Making Choices on Stem Cell Research

Gov. Arnold Schwarzenegger's support of embryonic stem cell research is laudable (Oct. 19). The direction the national debate over this matter has taken seems misleading. Since when do religious beliefs trump scientific facts? Embryonic stem cell research is better for us all. Hopefully the cures found because of it will trump all else.

Blake Howard

Silver Lake

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Wunderbar! I almost fell out of my chair reading about the governator's endorsement of stem cell research. I bet somewhere Christopher Reeve, Ronald Reagan and many others are smiling, and if the research manages to pan out, my daughter, who has muscular dystrophy, will smile too.

David Forster

Lomita

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Re "Stem Cell Debate Focuses on Morality and Money," Oct. 17: I was raised Catholic, and I take the sanctity of life seriously. But the stem cell debate is ridiculous. If George W. Bush and other opponents of embryonic stem cell research think it is destroying a life to use frozen, unwanted embryos from a fertility clinic, then why is it not destroying a life when those very same embryos are "discarded"? And for that matter, why are fertility clinics allowed to mess around with embryos at all? This is a bizarre double standard that defies logic.

Apparently the "sanctity of life" folks believe it is more important to give hope to couples who want to have a child than to give hope to already-born children -- children suffering from such destructive diseases as diabetes and cystic fibrosis. How dare Bush choose the "life" of a frozen clump of cells over the life of my diabetic child.

Colleen Dunn Bates

Pasadena

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In support for stem cell research, in California, you recommend a "yes" vote on Proposition 71 (editorial, Oct. 17). I am all for stem cell research, and I will gladly send a "Bronx cheer to the Bush administration for its foolishly restrictive policy on stem cell [research]."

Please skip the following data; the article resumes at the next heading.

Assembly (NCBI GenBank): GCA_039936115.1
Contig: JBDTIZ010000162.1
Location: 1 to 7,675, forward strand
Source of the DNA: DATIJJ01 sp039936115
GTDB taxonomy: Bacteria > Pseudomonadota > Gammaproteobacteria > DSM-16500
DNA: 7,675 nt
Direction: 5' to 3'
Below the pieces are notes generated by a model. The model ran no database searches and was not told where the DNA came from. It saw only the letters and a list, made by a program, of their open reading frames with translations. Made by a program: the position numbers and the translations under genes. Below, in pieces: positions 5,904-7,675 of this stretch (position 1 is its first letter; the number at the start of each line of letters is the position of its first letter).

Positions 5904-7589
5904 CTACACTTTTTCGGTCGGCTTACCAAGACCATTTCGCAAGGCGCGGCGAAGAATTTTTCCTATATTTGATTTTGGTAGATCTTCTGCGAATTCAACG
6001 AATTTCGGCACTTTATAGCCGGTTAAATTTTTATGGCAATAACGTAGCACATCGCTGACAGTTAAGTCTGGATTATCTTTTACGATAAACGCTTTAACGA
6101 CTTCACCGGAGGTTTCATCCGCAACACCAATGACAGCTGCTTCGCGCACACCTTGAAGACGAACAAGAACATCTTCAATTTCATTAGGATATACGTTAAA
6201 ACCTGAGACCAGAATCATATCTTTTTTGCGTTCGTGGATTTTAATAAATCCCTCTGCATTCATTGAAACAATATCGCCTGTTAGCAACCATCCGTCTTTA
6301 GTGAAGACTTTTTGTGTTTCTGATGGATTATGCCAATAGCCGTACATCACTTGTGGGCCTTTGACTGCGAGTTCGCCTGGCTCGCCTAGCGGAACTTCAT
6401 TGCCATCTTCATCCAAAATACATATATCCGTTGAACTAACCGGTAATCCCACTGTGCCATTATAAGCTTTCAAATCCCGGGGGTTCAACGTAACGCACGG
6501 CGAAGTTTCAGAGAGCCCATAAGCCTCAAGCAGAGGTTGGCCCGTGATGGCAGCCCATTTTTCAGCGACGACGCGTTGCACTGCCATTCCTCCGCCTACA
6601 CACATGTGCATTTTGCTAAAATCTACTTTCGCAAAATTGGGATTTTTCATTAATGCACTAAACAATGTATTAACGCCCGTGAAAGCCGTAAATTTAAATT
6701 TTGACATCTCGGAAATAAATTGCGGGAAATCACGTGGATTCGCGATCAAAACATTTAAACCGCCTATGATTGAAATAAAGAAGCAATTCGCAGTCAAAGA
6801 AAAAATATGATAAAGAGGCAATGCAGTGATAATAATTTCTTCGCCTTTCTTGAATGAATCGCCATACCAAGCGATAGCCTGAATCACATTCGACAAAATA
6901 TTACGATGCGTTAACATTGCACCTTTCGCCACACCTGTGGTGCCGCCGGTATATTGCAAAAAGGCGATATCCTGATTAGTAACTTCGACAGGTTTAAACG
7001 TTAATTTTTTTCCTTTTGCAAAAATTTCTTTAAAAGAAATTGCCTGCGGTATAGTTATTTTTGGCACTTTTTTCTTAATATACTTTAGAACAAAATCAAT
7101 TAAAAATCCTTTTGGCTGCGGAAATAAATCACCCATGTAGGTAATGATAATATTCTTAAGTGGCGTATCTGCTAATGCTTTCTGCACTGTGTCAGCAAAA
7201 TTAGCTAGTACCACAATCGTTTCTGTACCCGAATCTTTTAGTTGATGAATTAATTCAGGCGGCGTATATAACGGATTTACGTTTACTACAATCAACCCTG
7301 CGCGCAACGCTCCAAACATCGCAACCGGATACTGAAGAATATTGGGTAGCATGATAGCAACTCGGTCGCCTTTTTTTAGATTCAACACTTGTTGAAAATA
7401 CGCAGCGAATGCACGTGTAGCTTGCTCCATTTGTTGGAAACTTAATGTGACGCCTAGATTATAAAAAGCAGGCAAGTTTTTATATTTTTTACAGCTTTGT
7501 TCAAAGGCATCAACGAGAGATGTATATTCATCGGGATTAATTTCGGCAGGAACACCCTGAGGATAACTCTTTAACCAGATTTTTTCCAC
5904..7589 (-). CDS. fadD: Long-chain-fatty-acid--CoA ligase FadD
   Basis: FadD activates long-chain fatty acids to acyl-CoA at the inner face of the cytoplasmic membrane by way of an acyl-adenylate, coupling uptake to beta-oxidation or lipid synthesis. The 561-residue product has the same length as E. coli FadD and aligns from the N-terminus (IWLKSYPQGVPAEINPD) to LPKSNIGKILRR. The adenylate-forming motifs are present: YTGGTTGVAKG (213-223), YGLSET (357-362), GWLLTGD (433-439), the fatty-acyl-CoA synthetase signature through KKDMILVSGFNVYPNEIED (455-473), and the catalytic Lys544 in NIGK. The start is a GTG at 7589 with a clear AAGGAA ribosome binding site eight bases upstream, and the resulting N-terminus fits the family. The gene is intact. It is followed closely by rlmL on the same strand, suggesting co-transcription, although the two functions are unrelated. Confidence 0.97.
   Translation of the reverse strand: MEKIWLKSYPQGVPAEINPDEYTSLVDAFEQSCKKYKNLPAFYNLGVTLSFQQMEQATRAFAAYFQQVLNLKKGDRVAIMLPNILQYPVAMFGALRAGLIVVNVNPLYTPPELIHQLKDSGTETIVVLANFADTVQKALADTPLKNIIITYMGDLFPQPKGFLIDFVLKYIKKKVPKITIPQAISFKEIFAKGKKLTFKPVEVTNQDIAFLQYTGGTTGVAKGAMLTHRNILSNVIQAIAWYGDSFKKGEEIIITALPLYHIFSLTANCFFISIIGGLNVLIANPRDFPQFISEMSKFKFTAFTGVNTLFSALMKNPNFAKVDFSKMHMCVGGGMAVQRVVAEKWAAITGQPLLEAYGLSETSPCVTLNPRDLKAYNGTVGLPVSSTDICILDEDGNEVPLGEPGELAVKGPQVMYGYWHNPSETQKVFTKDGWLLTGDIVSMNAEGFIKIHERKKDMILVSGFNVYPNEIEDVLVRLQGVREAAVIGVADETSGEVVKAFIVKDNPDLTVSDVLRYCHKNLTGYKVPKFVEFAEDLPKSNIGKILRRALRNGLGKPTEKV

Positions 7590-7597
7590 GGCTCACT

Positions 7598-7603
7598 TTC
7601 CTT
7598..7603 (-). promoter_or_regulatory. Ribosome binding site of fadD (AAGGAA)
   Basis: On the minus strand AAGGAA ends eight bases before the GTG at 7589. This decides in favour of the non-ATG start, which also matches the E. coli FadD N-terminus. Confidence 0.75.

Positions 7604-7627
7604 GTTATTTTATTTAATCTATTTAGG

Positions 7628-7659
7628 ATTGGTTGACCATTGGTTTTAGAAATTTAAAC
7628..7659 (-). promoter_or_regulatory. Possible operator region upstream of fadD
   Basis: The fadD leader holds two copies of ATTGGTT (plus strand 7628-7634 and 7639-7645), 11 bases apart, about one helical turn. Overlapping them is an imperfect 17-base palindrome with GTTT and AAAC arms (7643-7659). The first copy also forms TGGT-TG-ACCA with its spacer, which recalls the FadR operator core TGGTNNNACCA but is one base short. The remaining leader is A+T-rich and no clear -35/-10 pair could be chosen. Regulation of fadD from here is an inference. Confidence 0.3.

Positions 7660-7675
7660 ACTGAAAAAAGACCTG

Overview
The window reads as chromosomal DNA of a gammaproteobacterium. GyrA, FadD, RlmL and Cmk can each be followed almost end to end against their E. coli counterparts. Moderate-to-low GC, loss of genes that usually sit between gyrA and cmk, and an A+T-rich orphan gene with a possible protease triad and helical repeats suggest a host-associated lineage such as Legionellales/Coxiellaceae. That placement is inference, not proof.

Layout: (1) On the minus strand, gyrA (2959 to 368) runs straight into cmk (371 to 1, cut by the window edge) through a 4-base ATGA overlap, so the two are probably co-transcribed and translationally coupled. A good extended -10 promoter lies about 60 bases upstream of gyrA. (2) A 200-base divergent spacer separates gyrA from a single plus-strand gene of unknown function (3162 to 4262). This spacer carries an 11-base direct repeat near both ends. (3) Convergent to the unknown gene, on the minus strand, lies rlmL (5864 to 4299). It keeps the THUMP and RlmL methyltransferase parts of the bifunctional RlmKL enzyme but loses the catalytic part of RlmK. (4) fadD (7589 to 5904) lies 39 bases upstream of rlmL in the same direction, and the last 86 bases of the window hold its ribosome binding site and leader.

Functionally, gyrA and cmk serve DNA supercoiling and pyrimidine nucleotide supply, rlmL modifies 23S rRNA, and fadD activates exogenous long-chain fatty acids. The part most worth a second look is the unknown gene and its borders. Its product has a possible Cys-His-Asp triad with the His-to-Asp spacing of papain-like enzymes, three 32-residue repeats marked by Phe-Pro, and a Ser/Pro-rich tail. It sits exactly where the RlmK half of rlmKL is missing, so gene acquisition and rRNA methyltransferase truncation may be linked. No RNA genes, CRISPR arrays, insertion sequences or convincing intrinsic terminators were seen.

However, the better cheer is for all those who support stem cell research, nationwide, to vote for John Kerry. For me and many others, four more years of restricted stem cell research is too depressing a thought and something to fight against. Only defeatists should vote for Proposition 71.

D.A. Papanastassiou

San Marino

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I know the potential for stem cell research to find cures for many devastating diseases is a powerful lure to all of us. I too want my friends and family to be free of these terrible horrors. But still, I have to ask myself: Do I want the state, with its history of unbalanced budgets, overruns on most state bid projects, inability to fund and control our schools and road maintenance problems, mismanaged funds and top-heavy bureaucracy, to be in charge of our bond money for stem cell research? My answer is no. I think private enterprise is better equipped to do that research. I'm voting no on Proposition 71.

Joyce Peyton

Los Angeles

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